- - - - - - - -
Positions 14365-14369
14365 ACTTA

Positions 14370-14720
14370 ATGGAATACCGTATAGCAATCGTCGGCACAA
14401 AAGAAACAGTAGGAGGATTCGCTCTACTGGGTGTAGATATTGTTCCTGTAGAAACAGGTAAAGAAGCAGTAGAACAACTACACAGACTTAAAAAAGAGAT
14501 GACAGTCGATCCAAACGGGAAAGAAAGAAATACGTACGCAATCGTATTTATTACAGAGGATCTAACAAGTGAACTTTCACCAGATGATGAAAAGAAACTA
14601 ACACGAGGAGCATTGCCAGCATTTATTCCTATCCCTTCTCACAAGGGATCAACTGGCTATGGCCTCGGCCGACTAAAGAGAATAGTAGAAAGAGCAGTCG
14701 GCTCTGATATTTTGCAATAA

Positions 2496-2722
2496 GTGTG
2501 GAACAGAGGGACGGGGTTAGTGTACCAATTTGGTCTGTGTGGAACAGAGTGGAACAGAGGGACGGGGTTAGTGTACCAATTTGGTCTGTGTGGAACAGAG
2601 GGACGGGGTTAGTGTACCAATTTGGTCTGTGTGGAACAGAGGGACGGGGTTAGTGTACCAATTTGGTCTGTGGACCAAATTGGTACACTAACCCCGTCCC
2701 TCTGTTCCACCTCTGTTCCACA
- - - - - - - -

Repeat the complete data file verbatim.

Positions 14365-14369
14365 ACTTA

Positions 14370-14720
14370 ATGGAATACCGTATAGCAATCGTCGGCACAA
14401 AAGAAACAGTAGGAGGATTCGCTCTACTGGGTGTAGATATTGTTCCTGTAGAAACAGGTAAAGAAGCAGTAGAACAACTACACAGACTTAAAAAAGAGAT
14501 GACAGTCGATCCAAACGGGAAAGAAAGAAATACGTACGCAATCGTATTTATTACAGAGGATCTAACAAGTGAACTTTCACCAGATGATGAAAAGAAACTA
14601 ACACGAGGAGCATTGCCAGCATTTATTCCTATCCCTTCTCACAAGGGATCAACTGGCTATGGCCTCGGCCGACTAAAGAGAATAGTAGAAAGAGCAGTCG
14701 GCTCTGATATTTTGCAATAA

Positions 2496-2722
2496 GTGTG
2501 GAACAGAGGGACGGGGTTAGTGTACCAATTTGGTCTGTGTGGAACAGAGTGGAACAGAGGGACGGGGTTAGTGTACCAATTTGGTCTGTGTGGAACAGAG
2601 GGACGGGGTTAGTGTACCAATTTGGTCTGTGTGGAACAGAGGGACGGGGTTAGTGTACCAATTTGGTCTGTGGACCAAATTGGTACACTAACCCCGTCCC
2701 TCTGTTCCACCTCTGTTCCACA